What Next for Maritime Security?
This month witnessed the first transit of a Russian LNG vessel via the Northern Sea Route (NSR) from Norway to Japan. This kind of vessel, capable of a capacity of 3.1 billion cubic feet of gas or 63 metric tonnes of LNG normally transits via the Atlantic, Mediterranean, across the Indian ocean and up to Asia.
The NSR is normally impassible to tankers, save for four months during the warmest parts of the year. However, the sea ice is thinner, leaving the route open for longer periods during the year, possibly due to the increasingly warmer temperatures of the arctic. The time saved in transiting this shorter route is significant and if proven feasible, could demonstrate the capability of modern ‘ice class’ LNG vessels transiting routes not yet in the domain of traditional maritime control. After all, that far north, it’s normally impassable and if you get into difficulties, there just isn’t the maritime presence to come to your assistance. The opening up of this region in terms of the projection of power through trade is significant and was intense discussion at a recent seminar at Chatham House – “A new era in Maritime Security”, where representatives from academia, the military and shipping industry gathered to debate issues surrounding ‘International Maritime Security’.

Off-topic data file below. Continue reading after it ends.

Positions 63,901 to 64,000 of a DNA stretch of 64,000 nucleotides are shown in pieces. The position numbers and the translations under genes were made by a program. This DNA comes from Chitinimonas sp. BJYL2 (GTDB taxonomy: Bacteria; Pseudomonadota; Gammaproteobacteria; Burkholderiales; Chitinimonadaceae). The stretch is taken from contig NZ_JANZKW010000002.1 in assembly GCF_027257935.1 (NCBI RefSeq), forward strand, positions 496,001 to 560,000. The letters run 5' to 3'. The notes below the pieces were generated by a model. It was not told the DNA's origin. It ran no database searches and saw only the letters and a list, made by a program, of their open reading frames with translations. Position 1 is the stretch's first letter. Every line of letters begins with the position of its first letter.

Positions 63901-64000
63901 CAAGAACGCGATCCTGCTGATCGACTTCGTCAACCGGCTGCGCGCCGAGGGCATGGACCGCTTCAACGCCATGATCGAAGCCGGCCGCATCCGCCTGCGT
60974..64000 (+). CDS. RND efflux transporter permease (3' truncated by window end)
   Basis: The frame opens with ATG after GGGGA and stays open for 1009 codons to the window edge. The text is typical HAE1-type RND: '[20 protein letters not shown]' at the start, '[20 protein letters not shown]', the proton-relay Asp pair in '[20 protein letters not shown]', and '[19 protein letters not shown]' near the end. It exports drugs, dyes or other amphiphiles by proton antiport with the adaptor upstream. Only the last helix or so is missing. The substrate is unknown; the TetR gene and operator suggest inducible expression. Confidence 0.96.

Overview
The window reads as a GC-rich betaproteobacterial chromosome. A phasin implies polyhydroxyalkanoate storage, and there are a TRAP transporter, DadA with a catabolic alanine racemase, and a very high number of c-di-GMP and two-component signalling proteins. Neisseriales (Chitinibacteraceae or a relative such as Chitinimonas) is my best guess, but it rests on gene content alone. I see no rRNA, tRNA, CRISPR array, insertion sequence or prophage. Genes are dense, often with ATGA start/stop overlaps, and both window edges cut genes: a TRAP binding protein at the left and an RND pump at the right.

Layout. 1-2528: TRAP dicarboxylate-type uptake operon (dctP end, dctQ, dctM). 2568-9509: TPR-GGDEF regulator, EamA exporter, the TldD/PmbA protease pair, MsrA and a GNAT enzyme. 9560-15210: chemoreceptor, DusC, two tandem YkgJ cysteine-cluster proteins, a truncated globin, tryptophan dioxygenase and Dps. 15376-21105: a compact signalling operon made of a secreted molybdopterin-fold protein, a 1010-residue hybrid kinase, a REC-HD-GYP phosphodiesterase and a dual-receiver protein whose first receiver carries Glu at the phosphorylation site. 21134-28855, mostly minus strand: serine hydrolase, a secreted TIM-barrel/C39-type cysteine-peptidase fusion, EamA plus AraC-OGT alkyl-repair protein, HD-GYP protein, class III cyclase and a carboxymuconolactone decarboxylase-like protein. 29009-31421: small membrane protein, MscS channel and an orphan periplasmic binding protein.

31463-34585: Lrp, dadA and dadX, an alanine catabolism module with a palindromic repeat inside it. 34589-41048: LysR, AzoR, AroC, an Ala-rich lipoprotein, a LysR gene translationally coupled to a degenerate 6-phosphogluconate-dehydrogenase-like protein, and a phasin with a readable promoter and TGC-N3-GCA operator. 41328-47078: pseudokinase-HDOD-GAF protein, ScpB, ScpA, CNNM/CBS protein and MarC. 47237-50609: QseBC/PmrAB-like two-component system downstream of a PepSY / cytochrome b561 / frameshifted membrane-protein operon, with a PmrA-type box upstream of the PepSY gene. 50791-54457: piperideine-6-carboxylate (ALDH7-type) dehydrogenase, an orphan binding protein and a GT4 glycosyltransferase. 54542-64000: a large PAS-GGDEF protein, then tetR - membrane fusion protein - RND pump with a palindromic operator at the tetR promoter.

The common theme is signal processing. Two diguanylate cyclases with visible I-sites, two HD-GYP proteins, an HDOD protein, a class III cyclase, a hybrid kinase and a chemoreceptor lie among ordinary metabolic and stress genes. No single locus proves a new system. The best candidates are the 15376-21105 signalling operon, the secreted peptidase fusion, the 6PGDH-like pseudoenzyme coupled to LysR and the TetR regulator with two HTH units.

Mention the phrase Maritime Security these days and it is usually in the context of counter piracy. How ironic that the governance, peace and security of the oceans has become synonymous with Somali piracy and yet the issue of who rules the waves has existed for centuries. Mindful that, ‘every generation gets the pirate it deserves’, there must be a sense of irony for those that have a vested interest in the maritime domain in that it took the organised criminal activity off the Horn of Africa to expose the weaknesses of recent ‘maritime security’ policy. However as the rivalry between major superpowers surges ahead of Somali piracy, issues surrounding the domination of sea-lanes and claims to vital undersea resources are beginning to fill the narrative.